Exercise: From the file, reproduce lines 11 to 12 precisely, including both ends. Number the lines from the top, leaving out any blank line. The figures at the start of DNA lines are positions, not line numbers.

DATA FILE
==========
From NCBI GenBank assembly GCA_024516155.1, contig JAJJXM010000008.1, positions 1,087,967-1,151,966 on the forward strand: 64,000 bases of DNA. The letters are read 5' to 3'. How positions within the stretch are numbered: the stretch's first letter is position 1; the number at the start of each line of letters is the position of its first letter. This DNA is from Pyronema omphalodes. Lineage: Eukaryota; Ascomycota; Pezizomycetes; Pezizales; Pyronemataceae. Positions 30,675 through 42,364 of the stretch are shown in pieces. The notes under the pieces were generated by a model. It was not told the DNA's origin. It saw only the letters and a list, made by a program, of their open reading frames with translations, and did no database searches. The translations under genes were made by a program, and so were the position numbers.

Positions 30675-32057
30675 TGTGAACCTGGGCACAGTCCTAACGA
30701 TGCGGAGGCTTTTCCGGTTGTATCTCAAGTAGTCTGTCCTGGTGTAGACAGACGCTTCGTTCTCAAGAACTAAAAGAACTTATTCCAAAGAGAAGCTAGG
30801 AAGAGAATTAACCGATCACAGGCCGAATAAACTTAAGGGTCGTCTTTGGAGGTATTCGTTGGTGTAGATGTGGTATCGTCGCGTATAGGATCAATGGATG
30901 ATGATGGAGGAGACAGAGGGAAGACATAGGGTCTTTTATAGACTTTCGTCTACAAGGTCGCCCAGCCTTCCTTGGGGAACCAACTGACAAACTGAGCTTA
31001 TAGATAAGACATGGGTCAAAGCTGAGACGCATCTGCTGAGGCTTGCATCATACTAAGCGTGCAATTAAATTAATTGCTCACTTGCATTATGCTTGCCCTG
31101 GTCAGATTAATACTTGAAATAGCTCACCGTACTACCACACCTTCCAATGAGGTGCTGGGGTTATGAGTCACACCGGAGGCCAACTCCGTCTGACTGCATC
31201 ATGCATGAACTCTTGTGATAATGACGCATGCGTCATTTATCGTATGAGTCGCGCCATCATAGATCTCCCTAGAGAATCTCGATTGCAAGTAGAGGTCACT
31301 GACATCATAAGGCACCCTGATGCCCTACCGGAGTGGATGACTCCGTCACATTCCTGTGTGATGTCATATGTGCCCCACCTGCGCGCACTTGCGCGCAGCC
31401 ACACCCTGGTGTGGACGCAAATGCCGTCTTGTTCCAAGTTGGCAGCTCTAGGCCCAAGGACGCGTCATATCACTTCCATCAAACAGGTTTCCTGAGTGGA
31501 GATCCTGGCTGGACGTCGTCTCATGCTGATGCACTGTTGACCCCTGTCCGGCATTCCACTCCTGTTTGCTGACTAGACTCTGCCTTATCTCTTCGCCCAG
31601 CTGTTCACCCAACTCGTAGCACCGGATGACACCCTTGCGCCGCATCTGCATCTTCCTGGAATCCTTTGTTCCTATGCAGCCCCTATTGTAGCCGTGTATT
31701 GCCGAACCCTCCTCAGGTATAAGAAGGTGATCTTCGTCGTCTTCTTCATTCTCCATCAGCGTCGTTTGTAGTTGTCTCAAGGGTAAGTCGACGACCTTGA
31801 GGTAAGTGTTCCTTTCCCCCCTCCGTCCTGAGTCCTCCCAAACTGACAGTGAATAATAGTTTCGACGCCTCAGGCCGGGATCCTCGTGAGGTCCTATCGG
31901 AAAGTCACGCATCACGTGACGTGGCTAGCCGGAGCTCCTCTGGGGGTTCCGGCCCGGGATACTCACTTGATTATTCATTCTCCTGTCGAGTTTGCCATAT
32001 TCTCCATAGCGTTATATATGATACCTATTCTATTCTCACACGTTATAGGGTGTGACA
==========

31401 ACACCCTGGTGTGGACGCAAATGCCGTCTTGTTCCAAGTTGGCAGCTCTAGGCCCAAGGACGCGTCATATCACTTCCATCAAACAGGTTTCCTGAGTGGA
31501 GATCCTGGCTGGACGTCGTCTCATGCTGATGCACTGTTGACCCCTGTCCGGCATTCCACTCCTGTTTGCTGACTAGACTCTGCCTTATCTCTTCGCCCAG